Less than a week ago, I read a blog post by George Couros, a principal in Alberta, about what Web 2.0 tools he’ll be focusing on using at school next year. I’ve been thinking a lot about this blog post lately. I also think that there are so many amazing tools out there, that it’s hard to use them all and use them all well. Since this year is almost over and I’m already starting to think about next year, here’s my list of essential Web 2.0 tools that I plan on using first with my students:
1) Blogs — Blogging is a great way to get students writing in a meaningful way. This year, I started with having a Grade 1 Blog (for all four Grade 1 classes), then a class blog, and then individual blogs. This allowed my students to communicate with an audience from early on while also giving them time to develop their writing skills.
2) Twitter — This year, my students loved to use Twitter for interactive writing, and they definitely benefitted from writing to an audience. As shown in their tweets, my students quickly learned about the importance of conventions and developing good ideas. I hope that next year’s group is equally as excited about using this tool to communicate with teachers and students from around the world!
3) GoogleDocs — While I do have regular access to the Grade 1 pod with eight working computers in it, these computers are all Sunset Image Computers, and you can’t save on them or print from them. This makes a word processor, such as Word, very difficult to use well. GoogleDocs is fantastic though! Students can save everything online, and even collaborate with each other on the same document. I have all of my students use a single GoogleDocs account that I set-up for them, and due to their age, this is the easiest thing to do. Folders make this system quite manageable.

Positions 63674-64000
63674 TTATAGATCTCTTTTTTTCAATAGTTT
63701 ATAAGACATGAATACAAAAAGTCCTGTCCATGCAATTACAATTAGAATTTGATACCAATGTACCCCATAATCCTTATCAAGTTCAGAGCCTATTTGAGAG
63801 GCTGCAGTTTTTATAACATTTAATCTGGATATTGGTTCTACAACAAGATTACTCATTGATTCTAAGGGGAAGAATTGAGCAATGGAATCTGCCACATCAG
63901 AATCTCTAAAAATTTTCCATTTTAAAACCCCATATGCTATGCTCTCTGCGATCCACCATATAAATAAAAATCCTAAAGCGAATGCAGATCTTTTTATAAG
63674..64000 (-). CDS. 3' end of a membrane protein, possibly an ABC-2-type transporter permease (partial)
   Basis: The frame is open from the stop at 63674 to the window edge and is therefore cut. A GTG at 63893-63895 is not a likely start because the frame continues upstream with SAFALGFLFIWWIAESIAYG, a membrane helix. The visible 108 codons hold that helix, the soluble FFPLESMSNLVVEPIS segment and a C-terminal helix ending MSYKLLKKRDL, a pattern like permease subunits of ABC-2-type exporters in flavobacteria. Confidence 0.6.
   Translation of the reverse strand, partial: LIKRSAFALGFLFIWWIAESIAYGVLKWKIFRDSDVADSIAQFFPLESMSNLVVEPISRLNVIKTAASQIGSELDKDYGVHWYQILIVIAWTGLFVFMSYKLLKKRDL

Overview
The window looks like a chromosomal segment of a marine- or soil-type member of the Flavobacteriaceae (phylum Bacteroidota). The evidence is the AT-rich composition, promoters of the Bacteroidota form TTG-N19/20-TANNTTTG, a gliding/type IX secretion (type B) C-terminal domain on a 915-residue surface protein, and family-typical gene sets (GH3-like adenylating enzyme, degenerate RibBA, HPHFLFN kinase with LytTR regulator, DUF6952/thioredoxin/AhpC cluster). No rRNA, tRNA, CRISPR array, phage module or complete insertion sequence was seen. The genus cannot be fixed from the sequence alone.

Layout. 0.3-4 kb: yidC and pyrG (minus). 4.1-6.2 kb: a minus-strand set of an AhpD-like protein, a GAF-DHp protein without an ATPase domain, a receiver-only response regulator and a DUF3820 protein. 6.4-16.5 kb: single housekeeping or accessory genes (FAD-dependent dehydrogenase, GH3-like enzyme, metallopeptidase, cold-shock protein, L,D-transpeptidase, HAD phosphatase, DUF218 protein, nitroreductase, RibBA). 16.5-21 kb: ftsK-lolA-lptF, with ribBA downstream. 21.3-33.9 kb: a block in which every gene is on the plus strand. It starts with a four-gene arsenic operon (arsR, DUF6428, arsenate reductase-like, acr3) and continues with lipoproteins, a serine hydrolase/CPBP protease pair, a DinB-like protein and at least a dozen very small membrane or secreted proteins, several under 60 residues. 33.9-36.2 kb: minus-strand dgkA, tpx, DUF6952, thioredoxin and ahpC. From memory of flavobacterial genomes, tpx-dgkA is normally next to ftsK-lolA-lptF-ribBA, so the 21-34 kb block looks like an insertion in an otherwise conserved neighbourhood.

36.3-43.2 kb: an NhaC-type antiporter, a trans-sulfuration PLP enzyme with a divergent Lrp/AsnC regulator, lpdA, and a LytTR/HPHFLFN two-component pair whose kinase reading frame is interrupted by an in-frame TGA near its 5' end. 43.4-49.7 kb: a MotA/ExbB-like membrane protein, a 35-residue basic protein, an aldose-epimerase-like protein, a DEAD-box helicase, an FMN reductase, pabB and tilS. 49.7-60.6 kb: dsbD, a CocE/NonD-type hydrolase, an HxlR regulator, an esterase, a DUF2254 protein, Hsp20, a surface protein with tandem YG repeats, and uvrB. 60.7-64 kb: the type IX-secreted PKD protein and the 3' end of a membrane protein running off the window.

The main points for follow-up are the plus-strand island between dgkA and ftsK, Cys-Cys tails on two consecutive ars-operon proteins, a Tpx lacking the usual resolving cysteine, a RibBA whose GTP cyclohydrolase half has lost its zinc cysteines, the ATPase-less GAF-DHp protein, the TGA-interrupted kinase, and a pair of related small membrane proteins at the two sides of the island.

4) VoiceThread — Some students find writing difficult, and oral language is definitely the backbone for all writing. This is why I like VoiceThread. Students can make written comments, audio comments, or audio and video comments. Differentiation is built right into the program, and it’s easy enough for all students to use too. I used VoiceThread a lot this year for self-assessment (a real Board push), and I plan on using it again next year too.
5) Glogster — I didn’t start using Glogster until later on this year, but I think that it’s a program with tremendous potential. It is great for creating media works, and since Media Literacy is becoming a big focus for next year, I think Glogster is the perfect tool to use. I also like how students can use Glogster collaboratively up on the SMART Board, which makes it perfect for literacy and math centres too.
I love so many Web 2.0 tools, and I know that I will use far more than just these ones, but these are what I plan as my “starting point tools.” What do you think? Is there anything that you would add or change? I would love to hear your thoughts on this!